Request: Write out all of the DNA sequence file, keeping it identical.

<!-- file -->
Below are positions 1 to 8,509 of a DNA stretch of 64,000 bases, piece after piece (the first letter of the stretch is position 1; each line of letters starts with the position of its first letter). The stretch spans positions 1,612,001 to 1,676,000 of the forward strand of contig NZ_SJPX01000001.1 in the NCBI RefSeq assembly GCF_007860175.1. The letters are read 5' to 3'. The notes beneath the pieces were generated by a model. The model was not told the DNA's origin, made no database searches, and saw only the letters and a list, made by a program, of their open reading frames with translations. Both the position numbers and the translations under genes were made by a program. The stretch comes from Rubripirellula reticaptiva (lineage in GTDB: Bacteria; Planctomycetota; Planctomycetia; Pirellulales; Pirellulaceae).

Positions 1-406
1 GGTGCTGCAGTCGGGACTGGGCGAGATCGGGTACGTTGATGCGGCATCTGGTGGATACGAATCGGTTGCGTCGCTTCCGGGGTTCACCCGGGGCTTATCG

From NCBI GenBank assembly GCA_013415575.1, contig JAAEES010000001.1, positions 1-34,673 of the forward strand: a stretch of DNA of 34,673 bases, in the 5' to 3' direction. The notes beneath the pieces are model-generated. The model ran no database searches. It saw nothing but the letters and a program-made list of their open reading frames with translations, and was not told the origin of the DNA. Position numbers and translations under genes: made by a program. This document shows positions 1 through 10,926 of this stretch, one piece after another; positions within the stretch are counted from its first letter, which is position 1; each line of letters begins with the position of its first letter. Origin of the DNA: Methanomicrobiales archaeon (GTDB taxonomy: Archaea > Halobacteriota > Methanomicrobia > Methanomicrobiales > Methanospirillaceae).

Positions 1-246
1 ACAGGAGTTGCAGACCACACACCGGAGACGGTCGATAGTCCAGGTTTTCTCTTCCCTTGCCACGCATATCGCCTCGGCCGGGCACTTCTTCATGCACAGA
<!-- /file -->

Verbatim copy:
Below are positions 1 to 8,509 of a DNA stretch of 64,000 bases, piece after piece (the first letter of the stretch is position 1; each line of letters starts with the position of its first letter). The stretch spans positions 1,612,001 to 1,676,000 of the forward strand of contig NZ_SJPX01000001.1 in the NCBI RefSeq assembly GCF_007860175.1. The letters are read 5' to 3'. The notes beneath the pieces were generated by a model. The model was not told the DNA's origin, made no database searches, and saw only the letters and a list, made by a program, of their open reading frames with translations. Both the position numbers and the translations under genes were made by a program. The stretch comes from Rubripirellula reticaptiva (lineage in GTDB: Bacteria; Planctomycetota; Planctomycetia; Pirellulales; Pirellulaceae).

Positions 1-406
1 GGTGCTGCAGTCGGGACTGGGCGAGATCGGGTACGTTGATGCGGCATCTGGTGGATACGAATCGGTTGCGTCGCTTCCGGGGTTCACCCGGGGCTTATCG

From NCBI GenBank assembly GCA_013415575.1, contig JAAEES010000001.1, positions 1-34,673 of the forward strand: a stretch of DNA of 34,673 bases, in the 5' to 3' direction. The notes beneath the pieces are model-generated. The model ran no database searches. It saw nothing but the letters and a program-made list of their open reading frames with translations, and was not told the origin of the DNA. Position numbers and translations under genes: made by a program. This document shows positions 1 through 10,926 of this stretch, one piece after another; positions within the stretch are counted from its first letter, which is position 1; each line of letters begins with the position of its first letter. Origin of the DNA: Methanomicrobiales archaeon (GTDB taxonomy: Archaea > Halobacteriota > Methanomicrobia > Methanomicrobiales > Methanospirillaceae).

Positions 1-246
1 ACAGGAGTTGCAGACCACACACCGGAGACGGTCGATAGTCCAGGTTTTCTCTTCCCTTGCCACGCATATCGCCTCGGCCGGGCACTTCTTCATGCACAGA